Tuesday, February 9, 2016

On NAZ & MAALIK

They're black, they're gay, they're Muslim.  This is why I love independent movies.  In 1 hour and 20 minutes, NAZ & MAALIK took me to Brooklyn and introduced me to characters that no mainstream Hollywood film I've seen had ever done.  I felt like I knew these two 18 year olds.  Mike Sargent, my buddy who is a film critic and also an African-American indie filmmaker himself,  introduced me to this movie.  A couple of weeks ago, I heard David Edelstein review it on NPR.  He's also the film critic for the network TV weekend news magazine program, CBS Sunday Morning.

Naz, with his sadsack eyes, is the naive one who can work Maalik's last good nerve if he gets himself in a bit of a mess.  Instead of admitting that he caused his own mess, he's the kind who'd say "If you don't help me then you don't love me!"  One of my parents used to be like that.  Naz has a more chill attitude.  They're both good kids and good students.  You care about them and you like them.  They sell lotto tickets and holy cards on Brooklyn streets to raise money for their college tuition.
They pray at their mosque, they have philosophical talks about how their religion applies to their modern lives, one brings up the controversial Kitty Genovese case from the 1960s and they also discuss the post-9/11 world they live in with wiretaps, profiling and airport security body scans.  One is the optimist and the other is the skeptic.  While Naz can be the excitable and occasionally clueless one who doesn't always think before acts or speaks, Maalik is cordial, charming and street smart.  They argue but these two young dudes balance each other out.  Without Maalik's savvy to help him out, Naz's mouth can cause him a little drama.
They've spent a night together but they're not out to their families about being boyfriends.  They're still on the down-low for family and religious reasons.
Naz and Maalik are profiled because of Naz's kofi -- the Muslim cap he wears.  An undercover agent posing as a street hood approaches them and asks them if they'd like to buy a gun.  He shows the gun he's got hidden on his short.  Maalik acts like a teen would.  They laugh and continue down the street.  By the way, seconds before they were approached to buy a gun, Naz and Maalik mentioned Jane Austen's Pride and Prejudice in their conversation.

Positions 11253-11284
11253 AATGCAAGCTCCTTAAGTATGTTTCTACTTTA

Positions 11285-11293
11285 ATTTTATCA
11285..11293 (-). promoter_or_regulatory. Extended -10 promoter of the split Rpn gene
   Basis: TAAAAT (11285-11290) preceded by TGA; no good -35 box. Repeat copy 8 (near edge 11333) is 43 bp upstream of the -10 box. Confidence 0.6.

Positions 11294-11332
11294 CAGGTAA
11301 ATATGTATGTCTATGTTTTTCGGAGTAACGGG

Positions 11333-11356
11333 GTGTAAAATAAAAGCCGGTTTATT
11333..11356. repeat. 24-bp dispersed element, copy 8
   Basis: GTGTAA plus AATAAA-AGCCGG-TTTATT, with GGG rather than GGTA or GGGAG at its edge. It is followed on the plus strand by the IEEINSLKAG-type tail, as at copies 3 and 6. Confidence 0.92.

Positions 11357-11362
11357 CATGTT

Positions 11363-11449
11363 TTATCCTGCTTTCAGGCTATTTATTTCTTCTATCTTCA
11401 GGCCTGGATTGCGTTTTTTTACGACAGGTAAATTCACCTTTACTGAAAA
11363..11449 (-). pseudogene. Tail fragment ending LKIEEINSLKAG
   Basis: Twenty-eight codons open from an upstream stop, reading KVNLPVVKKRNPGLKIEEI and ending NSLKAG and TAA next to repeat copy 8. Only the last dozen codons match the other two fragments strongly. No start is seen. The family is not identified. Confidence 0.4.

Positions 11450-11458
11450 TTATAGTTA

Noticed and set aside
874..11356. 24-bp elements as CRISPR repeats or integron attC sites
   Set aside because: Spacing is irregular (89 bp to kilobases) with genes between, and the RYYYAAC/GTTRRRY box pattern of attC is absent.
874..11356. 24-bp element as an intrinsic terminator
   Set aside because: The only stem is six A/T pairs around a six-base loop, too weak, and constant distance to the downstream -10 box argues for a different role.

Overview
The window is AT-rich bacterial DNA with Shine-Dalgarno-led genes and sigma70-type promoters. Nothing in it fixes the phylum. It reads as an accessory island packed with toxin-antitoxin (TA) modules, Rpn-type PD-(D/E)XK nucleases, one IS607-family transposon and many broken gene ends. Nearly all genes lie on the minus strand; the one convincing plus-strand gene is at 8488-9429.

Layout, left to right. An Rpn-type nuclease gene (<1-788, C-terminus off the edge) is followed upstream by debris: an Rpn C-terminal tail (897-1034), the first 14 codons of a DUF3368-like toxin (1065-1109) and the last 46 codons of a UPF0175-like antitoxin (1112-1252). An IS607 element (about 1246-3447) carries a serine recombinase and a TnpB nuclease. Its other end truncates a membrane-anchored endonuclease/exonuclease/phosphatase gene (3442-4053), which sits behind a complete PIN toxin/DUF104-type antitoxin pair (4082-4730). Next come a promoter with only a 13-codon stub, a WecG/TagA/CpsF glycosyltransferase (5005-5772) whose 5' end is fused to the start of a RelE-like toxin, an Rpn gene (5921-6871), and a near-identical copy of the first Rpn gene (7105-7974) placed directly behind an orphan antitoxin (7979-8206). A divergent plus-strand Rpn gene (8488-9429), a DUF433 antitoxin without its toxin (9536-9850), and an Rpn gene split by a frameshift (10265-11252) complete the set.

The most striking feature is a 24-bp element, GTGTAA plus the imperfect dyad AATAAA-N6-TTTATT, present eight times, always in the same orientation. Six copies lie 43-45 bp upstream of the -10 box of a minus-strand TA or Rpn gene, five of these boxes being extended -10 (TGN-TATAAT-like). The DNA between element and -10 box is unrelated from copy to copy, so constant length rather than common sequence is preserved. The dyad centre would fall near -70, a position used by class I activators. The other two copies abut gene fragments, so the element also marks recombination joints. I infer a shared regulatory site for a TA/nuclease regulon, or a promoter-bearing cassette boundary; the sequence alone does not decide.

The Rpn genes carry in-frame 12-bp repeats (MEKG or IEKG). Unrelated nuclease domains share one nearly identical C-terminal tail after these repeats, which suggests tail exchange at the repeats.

The fact that they stopped and talked to the man was watched by his F.B.I. partner in a parked car.  She know has them under her surveillance to see if they have terrorist leanings.  They're just a couple of teen dudes in Brooklyn trying to keep their families from finding out that they're gay.  But that F.B.I. causes drama when she talks to the nervous and non-street smart Naz.  Basically, the two teens are guilty of having committed only one non-crime crime -- WWB.  Walking While Black.  It seems like these two young black males are constantly being watched. There are moments that make you angry.  There are moments that make you laugh.

I arrived in New York in 1985 and I lived in Brooklyn for years.  I loved it.  I spent a lot of time in Brooklyn over the summer doing some part-time work in my old neighborhood.  I knew streets that I saw in Naz & Maalik.  I knew the subway stations and the subway train lines.  I'd ridden them.  I saw my old neighborhood in Brooklyn and I saw areas I'd visited.  The movie felt familiar to me.  It reflected life I knew and ordinary working class black folks I'd seen just about everyday in my community.  The two main characters even refer to something that struck me over the summer about the Brooklyn of today -- more condos are going up to make it look like Manhattan.  Those elements were nice touches of authenticity from writer/director Jay Dockendorf.  He's not gay, not black and not Muslim. But he did live in the community where the two leads characters live.  His two best friends were gay.  Dockendorf writes about worlds he grew to know.  By the way, the subway restroom argument scene? Totally improvised.  Those two young lead actors are good.

When Naz & Maalik duck out of view on the street so they can grab a quick kiss, I thought "Been there, done that."  David Edelstein referred to that scene as the two guys "engaging in horseplay."  That sounded so 1950s.  He'd have been better off saying "They tried to get a little sweet groove on for a quick minute."  They're black, they're gay, they're Muslim -- and someone gets seriously wounded because of a live chicken.  You have to see for yourself.

The performances by newcomer actors Curtiss Cook, Jr as Maalik and Kerwin Johnson, Jr as Naz are warm, natural and charismatic.  They hold your interest and the actors work well together.  There's an actor named James Roach who hits comedy home run in a bit part as a subway station bag man who rants about how much he hates the G train.
Naz & Maalik is available on Amazon Video.  To read more about this fresh indie film, check out its website:  NazAndMaalik.com.





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